Monthly Archives: November 2014

And you thought it all ended in 1911

A great deal happened between 1911, when Josh Smith of Mariposa won Missinaba County for the Conservatives, and 2011 when Jo Smith won it back for them. In fact, if you returned, or paid a first visit, whether for nostalgia, curiosity, or any other reason, you would hardly recognize the place.

But the sun still shines there, and the people are a little unusual, although not perhaps in the same way as all those generations ago. People change, local cultures change, children turn into parents who turn into grandparents and then along comes another lot, but when an author decides to write them up they get frozen in time, and in truth they are not. I’m here to set the record straight.

As a quick illustration, let me tell you about Josephine Smith, known as Jo. You might assume she was descended from Josh, and you would be right. You might assume that the politics of the family were unbrokenly Conservative from him to her, and you would be wrong.

When I tell you that Billy the desk clerk turned out to be Josh’s son by a woman from up north who died, and that Billy married Zena Pupkin (née Pepperleigh) after Peter was killed at the Somme and adopted their son Lancelot (who started out as the “enchanted baby” but didn’t stay that way), and that Lance who took the name Smith went through all the Pupkin money trying to keep the sawmill afloat during the Depression and after going broke signed up in time to lead his company up to the Leopold Canal but never got to lead what was left of it away from there, having beforehand married Elizabeth the daughter of Edward Drone who held Mariposa for the Liberals all during the Mackenzie King years and who along the way had married Miss Lawson the school teacher, so that John Henry Smith the son of Lance and Eliza could get himself radicalized at university during the 1960’s and join the Waffle and in collaboration with Rosemary Bagshaw without benefit of matrimony sire Josephine who moved out West where she fell under the political spell of Preston Manning and ended up back in Mariposa running for Stephen Harper in 2011 and winning, you will see right away that the political genealogy of Mariposa makes a lively story indeed and that a lot happened after the events recorded somewhat approximately by Stephen Leacock all those years ago.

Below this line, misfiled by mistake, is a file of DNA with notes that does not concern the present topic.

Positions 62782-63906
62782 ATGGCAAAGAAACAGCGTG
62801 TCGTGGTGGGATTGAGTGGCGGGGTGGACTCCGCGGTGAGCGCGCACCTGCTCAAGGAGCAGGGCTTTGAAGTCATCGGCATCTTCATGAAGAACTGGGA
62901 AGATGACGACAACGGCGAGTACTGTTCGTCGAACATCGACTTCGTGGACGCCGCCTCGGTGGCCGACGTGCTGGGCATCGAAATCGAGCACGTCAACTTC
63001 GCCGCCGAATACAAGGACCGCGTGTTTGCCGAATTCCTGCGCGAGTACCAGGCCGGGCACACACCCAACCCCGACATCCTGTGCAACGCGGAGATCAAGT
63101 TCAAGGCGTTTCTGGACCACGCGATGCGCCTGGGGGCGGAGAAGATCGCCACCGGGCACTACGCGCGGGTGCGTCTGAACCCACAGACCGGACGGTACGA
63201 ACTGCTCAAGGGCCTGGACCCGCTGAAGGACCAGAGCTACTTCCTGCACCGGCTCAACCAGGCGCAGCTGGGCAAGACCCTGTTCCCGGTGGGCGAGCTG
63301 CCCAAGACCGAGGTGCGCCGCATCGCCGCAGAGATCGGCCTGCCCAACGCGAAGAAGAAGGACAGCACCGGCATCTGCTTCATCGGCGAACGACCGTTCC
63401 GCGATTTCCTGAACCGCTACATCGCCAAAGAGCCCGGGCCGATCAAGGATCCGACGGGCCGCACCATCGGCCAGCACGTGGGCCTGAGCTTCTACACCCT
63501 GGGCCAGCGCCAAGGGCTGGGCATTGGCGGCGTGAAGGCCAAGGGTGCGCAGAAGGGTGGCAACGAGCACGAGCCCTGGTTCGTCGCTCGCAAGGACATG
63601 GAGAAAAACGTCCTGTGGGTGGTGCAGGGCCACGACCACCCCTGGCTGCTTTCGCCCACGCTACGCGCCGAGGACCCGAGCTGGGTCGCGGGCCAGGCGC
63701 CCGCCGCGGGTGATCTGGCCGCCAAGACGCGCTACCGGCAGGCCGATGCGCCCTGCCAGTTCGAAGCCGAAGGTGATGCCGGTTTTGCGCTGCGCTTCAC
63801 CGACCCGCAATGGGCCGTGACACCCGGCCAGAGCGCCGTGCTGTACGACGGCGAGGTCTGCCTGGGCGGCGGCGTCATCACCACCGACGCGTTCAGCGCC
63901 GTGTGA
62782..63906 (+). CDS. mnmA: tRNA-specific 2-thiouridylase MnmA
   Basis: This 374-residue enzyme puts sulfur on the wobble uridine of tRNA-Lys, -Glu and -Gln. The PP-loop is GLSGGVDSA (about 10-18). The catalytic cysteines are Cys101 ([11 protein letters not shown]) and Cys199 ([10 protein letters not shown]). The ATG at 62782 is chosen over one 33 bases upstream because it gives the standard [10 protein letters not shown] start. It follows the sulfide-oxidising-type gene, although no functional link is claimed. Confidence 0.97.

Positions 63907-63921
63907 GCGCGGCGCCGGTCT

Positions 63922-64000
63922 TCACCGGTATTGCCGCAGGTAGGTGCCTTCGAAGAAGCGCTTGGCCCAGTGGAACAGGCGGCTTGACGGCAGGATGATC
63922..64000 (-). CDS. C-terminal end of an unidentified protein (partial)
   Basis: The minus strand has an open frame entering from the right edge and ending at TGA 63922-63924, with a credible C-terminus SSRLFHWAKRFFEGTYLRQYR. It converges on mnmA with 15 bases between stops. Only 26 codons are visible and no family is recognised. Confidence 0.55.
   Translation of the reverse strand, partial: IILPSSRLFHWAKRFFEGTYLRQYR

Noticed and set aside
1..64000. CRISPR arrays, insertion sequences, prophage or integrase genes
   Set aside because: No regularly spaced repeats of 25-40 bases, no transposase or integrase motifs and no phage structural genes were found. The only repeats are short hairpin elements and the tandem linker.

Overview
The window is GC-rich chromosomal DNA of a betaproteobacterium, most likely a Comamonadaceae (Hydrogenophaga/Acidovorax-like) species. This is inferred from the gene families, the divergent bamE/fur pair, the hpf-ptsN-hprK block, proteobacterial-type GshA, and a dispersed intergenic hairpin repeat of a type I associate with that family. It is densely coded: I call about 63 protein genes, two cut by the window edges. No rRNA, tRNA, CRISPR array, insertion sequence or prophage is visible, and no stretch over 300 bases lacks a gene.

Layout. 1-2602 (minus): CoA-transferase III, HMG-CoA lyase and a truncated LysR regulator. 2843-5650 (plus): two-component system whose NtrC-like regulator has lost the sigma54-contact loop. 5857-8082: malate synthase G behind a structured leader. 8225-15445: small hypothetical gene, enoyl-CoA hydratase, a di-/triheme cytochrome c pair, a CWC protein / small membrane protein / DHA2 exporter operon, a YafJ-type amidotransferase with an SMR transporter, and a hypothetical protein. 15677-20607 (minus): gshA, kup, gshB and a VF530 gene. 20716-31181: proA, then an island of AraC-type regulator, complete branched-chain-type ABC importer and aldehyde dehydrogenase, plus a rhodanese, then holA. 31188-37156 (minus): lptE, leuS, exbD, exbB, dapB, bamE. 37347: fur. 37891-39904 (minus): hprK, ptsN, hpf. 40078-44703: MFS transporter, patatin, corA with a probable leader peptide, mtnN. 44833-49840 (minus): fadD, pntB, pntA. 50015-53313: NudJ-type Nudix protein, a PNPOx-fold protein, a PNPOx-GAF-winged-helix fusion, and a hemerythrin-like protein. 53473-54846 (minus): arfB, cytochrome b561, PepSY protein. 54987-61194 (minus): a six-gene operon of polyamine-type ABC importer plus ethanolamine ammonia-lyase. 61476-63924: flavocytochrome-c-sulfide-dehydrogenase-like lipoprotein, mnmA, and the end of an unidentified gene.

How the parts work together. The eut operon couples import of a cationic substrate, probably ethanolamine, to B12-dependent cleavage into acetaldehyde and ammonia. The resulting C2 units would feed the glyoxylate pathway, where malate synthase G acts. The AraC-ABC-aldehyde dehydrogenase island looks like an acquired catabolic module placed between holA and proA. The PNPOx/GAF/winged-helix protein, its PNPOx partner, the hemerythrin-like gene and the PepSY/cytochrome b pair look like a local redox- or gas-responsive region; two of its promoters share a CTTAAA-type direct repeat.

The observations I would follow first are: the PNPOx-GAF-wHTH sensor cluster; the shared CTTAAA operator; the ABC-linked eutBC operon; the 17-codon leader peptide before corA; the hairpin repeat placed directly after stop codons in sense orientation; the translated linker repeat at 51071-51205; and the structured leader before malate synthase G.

Of course a whole lot of other things happened in Mariposa during the ensuing years right down to the present and still is happening, and in fact about the only part of Missinaba County that has remained constant over the years is the boundary.

If you read this blog regularly you’ll get the full story both as it was and as it unfolds, but in order to catch the unfolding you’ll have to start at the bottom and read up according to the natural way of blogs. I’ll do my best to make the act of starting at the top and reading down, according to the natural way of reading, an intelligible experience too.

I’ll make it all hang together somehow, in the true Mariposa spirit, according to the precedent set by the pioneer Smith speaking to the pioneer Bagshaw, or perhaps vice-versa, after the Rebellion of 1837, that if they didn’t all hang together they’d hang separately. Which they did not, although things were lively for a time. But that’s another story.